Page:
It’s Going To Be Tense

Get it?  Tense?

*crickets chirping*

No one?  Oh, come on.  It’s literary humor!

…Okay, okay, I admit that was a bit unnecessary.  But it was my way of awkwardly introducing today’s topic.

The question is: past or present tense?

Books have traditionally been written in the past tense (he said, the dog jumped, I sat).  Lately, though, I’ve noticed a trend in young adult literature, which is that increasingly, books are written in the present tense (he says, the dog jumps, I sit).  I first noticed this with The Hunger Games, which is probably no surprise to you readers if you’ve been with me for a while.  (If you haven’t, I LOVE The Hunger Games and talk about it WAY TOO OFTEN.)  This series is written all in present tense, which I think helps to put the reader in the middle of the action and gives an increased sense of involvement with the story.  After all, we don’t live our lives in past tense, right?  Although you could make the argument that technically we live in present progressive tense…

Spanish class: killing all my arguments with basic grammar lessons.

This is a really good book. I think the second one is out now, too.

Anyway.  Since reading The Hunger Games last summer I’ve noticed this trend continues with other books.  Divergent, another INCREDIBLE dystopian novel, is written like this.  So, I think, is Matched, although I don’t own that one so I can’t make sure.

But here’s the strange bit: all of these novels are dystopian.  Readers, if you’ve read any present-tense non-dystopian novels, please comment and correct me, but for now I’m going to go with the assumption that ALL PRESENT TENSE NOVELS TAKE PLACE IN THE FUTURE.

When I think about this, it actually makes a lot of sense.  I mean, books written in present day or in the past can be said to have already happened, so naturally you would use past tense.  But novels like Divergent and Matched happen in the future.  They can’t technically be said to have “happened” yet (I say “happened” with quotations because they’re fiction and thus will never actually happen).  Therefore, it would make sense when writing the novel would be to put it in present tense, as if you’re writing it as it happens.  Past tense, to me, would just sound strange for something that is set in a future time.

At least, that’s the argument I came up with when wondering why exactly authors would choose to do this.  Another reason could be aforementioned placement in the action of the story, or even because that’s just the “thing to do” nowadays.

Does this make sense to you, readers?  Or am I just mindlessly babbling like always?

I’m sorry if the latter is true.  It’s just that I’ve had this on my mind for a while, especially since I love this type of novel so much.  I feel like I need to finally get this out there and get someone else’s opinion on it.  So, readers, please, fill up that comment box with your thoughts.  Am I going crazy?  Or are dystopian books nowadays simply destined for the present tense?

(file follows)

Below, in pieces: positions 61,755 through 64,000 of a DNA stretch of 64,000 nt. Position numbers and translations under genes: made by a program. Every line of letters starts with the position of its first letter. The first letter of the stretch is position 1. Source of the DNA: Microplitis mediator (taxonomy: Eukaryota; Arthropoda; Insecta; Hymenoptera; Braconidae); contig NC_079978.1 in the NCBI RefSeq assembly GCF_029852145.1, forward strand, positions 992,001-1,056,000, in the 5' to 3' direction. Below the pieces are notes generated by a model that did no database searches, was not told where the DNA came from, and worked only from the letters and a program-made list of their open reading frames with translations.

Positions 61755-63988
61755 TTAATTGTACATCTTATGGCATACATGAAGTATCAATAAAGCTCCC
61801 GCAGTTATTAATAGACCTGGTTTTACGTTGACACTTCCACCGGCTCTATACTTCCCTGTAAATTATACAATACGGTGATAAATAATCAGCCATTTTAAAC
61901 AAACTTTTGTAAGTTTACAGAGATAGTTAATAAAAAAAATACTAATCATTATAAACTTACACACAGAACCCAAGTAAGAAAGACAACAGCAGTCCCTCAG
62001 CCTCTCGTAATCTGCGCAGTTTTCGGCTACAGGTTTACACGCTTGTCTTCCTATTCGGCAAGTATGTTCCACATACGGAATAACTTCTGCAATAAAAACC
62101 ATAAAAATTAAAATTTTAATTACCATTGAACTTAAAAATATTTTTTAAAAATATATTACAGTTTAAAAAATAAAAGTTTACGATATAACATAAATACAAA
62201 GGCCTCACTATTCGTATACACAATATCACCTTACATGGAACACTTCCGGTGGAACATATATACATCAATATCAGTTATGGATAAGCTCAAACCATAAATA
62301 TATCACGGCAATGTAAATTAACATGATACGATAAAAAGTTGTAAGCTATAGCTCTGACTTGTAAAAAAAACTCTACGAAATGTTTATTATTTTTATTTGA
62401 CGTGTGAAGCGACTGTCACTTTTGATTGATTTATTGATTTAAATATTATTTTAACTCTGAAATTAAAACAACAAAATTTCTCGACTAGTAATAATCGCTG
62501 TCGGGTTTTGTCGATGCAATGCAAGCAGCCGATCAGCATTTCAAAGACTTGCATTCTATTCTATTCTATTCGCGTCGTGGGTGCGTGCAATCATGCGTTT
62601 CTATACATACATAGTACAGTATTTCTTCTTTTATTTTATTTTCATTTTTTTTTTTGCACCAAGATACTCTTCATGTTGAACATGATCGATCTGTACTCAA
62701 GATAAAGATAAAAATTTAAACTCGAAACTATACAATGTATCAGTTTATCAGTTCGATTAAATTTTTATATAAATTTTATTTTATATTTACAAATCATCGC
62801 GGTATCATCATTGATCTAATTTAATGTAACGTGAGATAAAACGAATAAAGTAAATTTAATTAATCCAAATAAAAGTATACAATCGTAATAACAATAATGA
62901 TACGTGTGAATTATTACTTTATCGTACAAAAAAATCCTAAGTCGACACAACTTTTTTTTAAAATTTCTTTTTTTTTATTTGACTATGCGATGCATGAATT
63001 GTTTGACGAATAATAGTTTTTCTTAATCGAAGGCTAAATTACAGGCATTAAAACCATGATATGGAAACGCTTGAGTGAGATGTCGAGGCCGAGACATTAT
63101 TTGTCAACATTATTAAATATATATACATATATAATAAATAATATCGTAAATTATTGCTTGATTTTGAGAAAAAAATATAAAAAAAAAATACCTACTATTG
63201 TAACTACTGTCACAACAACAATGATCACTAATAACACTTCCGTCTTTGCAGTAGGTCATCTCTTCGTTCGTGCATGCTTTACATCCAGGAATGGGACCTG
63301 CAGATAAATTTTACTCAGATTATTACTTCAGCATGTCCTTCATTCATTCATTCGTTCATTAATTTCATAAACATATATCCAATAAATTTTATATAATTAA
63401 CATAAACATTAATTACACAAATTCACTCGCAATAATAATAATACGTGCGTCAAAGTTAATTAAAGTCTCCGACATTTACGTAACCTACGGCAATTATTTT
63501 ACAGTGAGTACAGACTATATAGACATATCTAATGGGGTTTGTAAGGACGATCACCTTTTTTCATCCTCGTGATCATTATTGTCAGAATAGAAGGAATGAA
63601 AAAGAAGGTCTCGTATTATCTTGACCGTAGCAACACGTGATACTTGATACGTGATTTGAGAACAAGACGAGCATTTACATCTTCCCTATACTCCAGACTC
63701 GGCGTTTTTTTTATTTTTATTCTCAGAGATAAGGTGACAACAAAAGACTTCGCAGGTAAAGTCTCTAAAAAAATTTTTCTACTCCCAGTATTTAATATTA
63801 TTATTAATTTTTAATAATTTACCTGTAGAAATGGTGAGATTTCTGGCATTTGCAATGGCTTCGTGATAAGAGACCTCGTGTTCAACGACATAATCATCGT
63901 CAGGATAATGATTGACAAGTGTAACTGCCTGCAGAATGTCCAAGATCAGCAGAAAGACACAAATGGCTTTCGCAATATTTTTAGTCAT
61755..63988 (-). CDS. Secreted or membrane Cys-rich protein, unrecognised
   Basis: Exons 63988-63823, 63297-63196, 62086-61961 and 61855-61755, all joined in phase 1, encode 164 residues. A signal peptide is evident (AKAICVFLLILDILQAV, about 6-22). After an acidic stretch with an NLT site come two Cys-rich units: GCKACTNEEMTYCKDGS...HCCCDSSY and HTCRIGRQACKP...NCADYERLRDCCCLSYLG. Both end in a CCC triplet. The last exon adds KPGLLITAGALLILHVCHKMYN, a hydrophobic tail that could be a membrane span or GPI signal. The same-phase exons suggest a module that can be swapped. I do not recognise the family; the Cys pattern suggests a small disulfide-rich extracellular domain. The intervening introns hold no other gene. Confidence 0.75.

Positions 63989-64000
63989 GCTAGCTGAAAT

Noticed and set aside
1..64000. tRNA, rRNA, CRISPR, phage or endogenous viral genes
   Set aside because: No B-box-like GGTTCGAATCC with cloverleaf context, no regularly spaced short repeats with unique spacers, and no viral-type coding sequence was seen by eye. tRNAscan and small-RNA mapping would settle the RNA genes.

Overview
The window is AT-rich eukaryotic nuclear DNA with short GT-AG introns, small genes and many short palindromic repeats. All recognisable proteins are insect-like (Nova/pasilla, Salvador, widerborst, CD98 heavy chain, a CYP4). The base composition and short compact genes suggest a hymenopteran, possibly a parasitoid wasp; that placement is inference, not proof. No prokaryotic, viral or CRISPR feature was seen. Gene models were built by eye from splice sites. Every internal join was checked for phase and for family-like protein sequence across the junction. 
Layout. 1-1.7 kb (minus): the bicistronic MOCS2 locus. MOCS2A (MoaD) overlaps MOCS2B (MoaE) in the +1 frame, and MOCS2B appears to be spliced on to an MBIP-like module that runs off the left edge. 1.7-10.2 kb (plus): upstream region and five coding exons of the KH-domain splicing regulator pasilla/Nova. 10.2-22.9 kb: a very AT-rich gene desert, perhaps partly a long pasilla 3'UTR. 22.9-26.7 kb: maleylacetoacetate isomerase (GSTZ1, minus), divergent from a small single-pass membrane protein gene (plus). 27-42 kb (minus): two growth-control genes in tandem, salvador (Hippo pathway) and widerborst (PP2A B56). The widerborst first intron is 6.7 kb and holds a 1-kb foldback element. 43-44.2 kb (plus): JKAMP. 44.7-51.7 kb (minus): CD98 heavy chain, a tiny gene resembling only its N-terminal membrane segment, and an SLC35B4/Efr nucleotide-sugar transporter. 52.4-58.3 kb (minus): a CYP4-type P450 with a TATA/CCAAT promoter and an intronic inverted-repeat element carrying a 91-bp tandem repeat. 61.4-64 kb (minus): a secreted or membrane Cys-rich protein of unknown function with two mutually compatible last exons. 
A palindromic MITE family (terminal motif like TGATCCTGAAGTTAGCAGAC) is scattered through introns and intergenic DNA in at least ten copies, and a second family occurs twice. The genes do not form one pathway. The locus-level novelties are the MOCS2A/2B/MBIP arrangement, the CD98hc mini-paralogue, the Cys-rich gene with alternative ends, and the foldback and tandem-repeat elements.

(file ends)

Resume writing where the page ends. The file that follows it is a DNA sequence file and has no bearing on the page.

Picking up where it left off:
Here’s another thought: should present tense be used at all?  I think it’s an effective way of getting a story out there.  I’ve even written in present tense.  I personally like it, but maybe not all of you think the same way.

Okay, so I did a Google search some extensive, in-depth research into this matter, and I found this article, which names at least two older books (Jane Eyre and Bleak House) that use present tense at least in part.  But as far as I know, these two don’t use it all the time, which is what I’m mainly concerned with.  But still.  Good to know.  And here’s another site that also deals with the subject.

Happy reading!

UPDATE: Liam, whose blog is This Page Intentionally Left Blank, has informed me via the comments that there ARE, in fact, modern-day books written in the present tense (The Mother-Daughter Book Club).  Thanks for clearing that up for us, Liam.


LazyPost: Interview with Veronica Roth

This is the first in a series that I will call LazyPosts, in which for some reason I’m unavailable to write a normal post for you, and so in its place I will post something short but entertaining.  Today I’m all booked up with multiple school projects that I really need to start.  So, I give you this awesome video I found in which Veronica Roth talks about the writing process, among other things:

Don’t worry, my dear readers; the LazyPost will not be used often.  This is a rare exception to the rule of my usual book-nerdy posts.  Next week we shall return to our regularly scheduled blogging.

Happy reading!

She Really Needs to Sort Out Her Priorities

I’m guessing it’s no secret that I like books.  A lot.  In fact, I like books so much that I can’t resist buying one when the opportunity arises.  Fifty cents at a yard sale?  Buy it!  Three dollars at a closing Borders?  Why not?  However, this brings more problems than it might seem.